Editorials

Get India back into the RCEP negotiations

India’s potential exit from negotiations for the Regional Comprehensive Economic Partnership (RCEP) would deal a heavy blow to the bids by 16 Asian and Oceanian countries to create a giant free trade pact covering half the world’s population and a third of global trade and gross domestic product. While China appears ready to proceed with the talks without India, Japan needs to take the lead to bring the South Asian country back into the fold to reach a successful conclusion of the RCEP negotiations and maintain the momentum for expanding free trade.

At the summit held in Bangkok last week, leaders of the countries participating in the RCEP negotiations — Japan, China, South Korea, India, Australia, New Zealand and members of the Association of Southeast Asian Nations — failed to wrap up the talks by their year-end target due to objections by India, which reportedly fears increased imports from China through the pact would damage its domestic industries.

A joint statement by the RCEP leaders said 15 participants — not including India — “have concluded text-based negotiations” on all 20 fields of discussions and “tasked legal scrubbing by them to commence” for signing the deal in 2020. It noted that India “has significant outstanding issues, which remain unresolved,” that all RCEP participants will work together to resolve those issues “in a mutually satisfactory way” and that “India’s final decision will depend on satisfactory resolution of these issues.”

A senior Indian official said that New Delhi cannot join the RCEP under its current terms. China has indicated that the 15 other countries engaging in the negotiations can proceed to sign the deal without India, while adding that talks with New Delhi will continue and stated that India is welcome to join the pact later. In Tokyo, Hiroshi Kajiyama, minister of economy, trade and industry, said that Japan shares the goal of all 16 countries concluding the pact next year, indicating Tokyo’s caution toward a deal excluding New Delhi.

More than six years have passed since the RCEP talks were launched, negotiating cuts to tariffs on agricultural and industrial goods, liberalization on services trade and investments, as well as creating common rules on e-commerce and protection of intellectual properties. Along with the massive scale of the economies combined, the RCEP will be Japan’s first economic partnership pact involving China, its largest trading partner, and South Korea, the third-largest.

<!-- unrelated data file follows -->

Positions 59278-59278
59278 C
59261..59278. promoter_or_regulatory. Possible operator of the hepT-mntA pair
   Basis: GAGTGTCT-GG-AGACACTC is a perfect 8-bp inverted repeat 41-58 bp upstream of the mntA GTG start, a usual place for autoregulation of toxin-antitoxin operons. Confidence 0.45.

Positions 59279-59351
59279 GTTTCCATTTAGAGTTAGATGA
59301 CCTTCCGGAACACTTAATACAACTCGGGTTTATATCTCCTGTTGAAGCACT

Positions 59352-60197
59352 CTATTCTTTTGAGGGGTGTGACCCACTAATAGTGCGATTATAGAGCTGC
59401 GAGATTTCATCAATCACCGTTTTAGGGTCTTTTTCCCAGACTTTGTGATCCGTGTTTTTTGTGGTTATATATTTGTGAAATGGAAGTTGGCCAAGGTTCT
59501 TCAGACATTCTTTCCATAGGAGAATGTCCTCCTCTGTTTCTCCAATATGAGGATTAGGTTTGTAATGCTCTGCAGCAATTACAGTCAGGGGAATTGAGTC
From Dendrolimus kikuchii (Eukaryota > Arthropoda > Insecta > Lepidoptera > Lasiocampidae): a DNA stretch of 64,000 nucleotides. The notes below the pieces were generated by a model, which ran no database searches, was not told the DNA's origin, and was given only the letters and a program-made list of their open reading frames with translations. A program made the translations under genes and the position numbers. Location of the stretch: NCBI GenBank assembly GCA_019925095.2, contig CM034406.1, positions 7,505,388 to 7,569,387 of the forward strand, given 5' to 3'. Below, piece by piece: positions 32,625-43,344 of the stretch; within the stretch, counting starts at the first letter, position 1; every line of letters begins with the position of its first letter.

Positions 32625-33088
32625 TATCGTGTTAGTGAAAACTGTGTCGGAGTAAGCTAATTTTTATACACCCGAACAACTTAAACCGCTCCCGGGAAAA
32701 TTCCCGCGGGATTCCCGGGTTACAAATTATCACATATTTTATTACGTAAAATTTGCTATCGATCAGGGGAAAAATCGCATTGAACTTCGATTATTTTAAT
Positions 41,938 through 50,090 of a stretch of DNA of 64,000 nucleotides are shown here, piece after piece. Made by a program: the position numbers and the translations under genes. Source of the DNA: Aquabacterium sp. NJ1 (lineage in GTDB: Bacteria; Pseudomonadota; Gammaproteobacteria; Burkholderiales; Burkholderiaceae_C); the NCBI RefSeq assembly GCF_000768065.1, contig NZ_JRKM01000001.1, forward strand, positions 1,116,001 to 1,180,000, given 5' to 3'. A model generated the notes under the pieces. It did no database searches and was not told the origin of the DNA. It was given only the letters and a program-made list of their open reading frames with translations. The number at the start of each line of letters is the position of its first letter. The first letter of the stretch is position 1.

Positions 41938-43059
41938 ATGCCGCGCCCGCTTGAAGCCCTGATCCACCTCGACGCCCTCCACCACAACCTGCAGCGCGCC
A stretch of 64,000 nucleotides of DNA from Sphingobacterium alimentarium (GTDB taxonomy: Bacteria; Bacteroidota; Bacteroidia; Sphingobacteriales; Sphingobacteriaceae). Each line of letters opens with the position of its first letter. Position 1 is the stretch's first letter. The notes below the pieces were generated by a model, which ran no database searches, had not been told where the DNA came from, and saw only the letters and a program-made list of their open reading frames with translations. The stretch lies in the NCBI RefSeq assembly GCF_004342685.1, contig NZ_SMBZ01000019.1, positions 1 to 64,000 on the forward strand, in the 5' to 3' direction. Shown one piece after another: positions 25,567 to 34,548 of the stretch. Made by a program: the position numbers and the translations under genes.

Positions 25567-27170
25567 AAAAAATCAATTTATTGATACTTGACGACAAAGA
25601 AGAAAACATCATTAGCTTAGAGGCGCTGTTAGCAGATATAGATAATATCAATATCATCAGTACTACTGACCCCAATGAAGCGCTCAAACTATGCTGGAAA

India’s concern over the deal has focused on an anticipated increase in cheap imports from China, with which the nation incurred a $53.6 billion trade deficit in 2018. While the government of Prime Minister Narendra Modi has pursued a pro-RCEP policy, there reportedly is growing concern in New Delhi that the increase in Chinese imports that would follow a reduction in tariffs or their elimination under the pact could negatively impact domestic manufacturers and possibly further hamper the growth of the Indian economy, which hit 5 percent in the April-June quarter — the slowest rate since Modi took office.

The latest RCEP summit highlighted India’s deepening isolation among the negotiating countries as it became clear that its position stood in the way of concluding the pact. Some of the participants have reportedly begun to talk about reaching a deal without India.

However, India’s departure will accordingly reduce the scale of the pact, thereby diminishing its impact. The exit of India with its 1.3 billion population will likely boost the influence of China, which continues to build up its economic as well as military power in the region, within the RCEP group — a prospect that Japan or ASEAN members do not want.

The fact that Japan has cultivated deeper relations with India in recent years — and that it has promoted multilateral free trade regimes by taking the initiative to revive the Trans-Pacific Partnership following the exit of the United States as well as concluding an economic partnership agreement with the European Union — are all the more reason why Tokyo should lead the efforts to persuade New Delhi to return to the RCEP talks.

Moving the RCEP negotiations forward carries all the more weight as the U.S. administration of President Donald Trump keeps pushing his “America first” protectionist agenda and the trade war between the U.S. and China continues to cast uncertainties on the course of the world economy. Successfully concluding the RCEP pact would maintain the momentum for realizing multilateral free trade agreements, while India’s departure from the deal would mark a severe setback for the region-wide effort. Getting India to return to the RCEP talks and reaching a prompt agreement would show that free trade makes more sense. Japan should take on that task.